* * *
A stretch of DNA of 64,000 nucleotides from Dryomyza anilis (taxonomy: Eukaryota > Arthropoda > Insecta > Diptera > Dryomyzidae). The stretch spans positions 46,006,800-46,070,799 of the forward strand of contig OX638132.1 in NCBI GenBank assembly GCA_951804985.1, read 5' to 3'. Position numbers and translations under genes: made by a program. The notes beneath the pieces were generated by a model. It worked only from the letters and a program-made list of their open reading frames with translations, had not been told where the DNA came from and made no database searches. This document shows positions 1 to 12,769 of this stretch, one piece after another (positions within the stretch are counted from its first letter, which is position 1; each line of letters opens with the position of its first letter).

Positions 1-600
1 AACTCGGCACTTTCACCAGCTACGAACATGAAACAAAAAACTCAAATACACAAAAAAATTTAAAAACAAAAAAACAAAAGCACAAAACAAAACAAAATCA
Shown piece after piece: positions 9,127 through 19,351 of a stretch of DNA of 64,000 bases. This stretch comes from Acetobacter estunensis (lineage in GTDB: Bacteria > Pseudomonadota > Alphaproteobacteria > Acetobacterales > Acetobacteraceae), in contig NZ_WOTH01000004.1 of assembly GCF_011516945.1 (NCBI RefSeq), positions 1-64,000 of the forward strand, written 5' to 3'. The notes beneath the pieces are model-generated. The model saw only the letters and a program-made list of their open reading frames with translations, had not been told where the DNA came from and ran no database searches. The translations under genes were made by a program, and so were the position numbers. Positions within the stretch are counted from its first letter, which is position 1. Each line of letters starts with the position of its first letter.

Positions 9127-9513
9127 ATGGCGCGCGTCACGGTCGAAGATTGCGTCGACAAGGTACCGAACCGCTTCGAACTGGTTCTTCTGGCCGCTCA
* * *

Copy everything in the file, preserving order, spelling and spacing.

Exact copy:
A stretch of DNA of 64,000 nucleotides from Dryomyza anilis (taxonomy: Eukaryota > Arthropoda > Insecta > Diptera > Dryomyzidae). The stretch spans positions 46,006,800-46,070,799 of the forward strand of contig OX638132.1 in NCBI GenBank assembly GCA_951804985.1, read 5' to 3'. Position numbers and translations under genes: made by a program. The notes beneath the pieces were generated by a model. It worked only from the letters and a program-made list of their open reading frames with translations, had not been told where the DNA came from and made no database searches. This document shows positions 1 to 12,769 of this stretch, one piece after another (positions within the stretch are counted from its first letter, which is position 1; each line of letters opens with the position of its first letter).

Positions 1-600
1 AACTCGGCACTTTCACCAGCTACGAACATGAAACAAAAAACTCAAATACACAAAAAAATTTAAAAACAAAAAAACAAAAGCACAAAACAAAACAAAATCA
Shown piece after piece: positions 9,127 through 19,351 of a stretch of DNA of 64,000 bases. This stretch comes from Acetobacter estunensis (lineage in GTDB: Bacteria > Pseudomonadota > Alphaproteobacteria > Acetobacterales > Acetobacteraceae), in contig NZ_WOTH01000004.1 of assembly GCF_011516945.1 (NCBI RefSeq), positions 1-64,000 of the forward strand, written 5' to 3'. The notes beneath the pieces are model-generated. The model saw only the letters and a program-made list of their open reading frames with translations, had not been told where the DNA came from and ran no database searches. The translations under genes were made by a program, and so were the position numbers. Positions within the stretch are counted from its first letter, which is position 1. Each line of letters starts with the position of its first letter.

Positions 9127-9513
9127 ATGGCGCGCGTCACGGTCGAAGATTGCGTCGACAAGGTACCGAACCGCTTCGAACTGGTTCTTCTGGCCGCTCA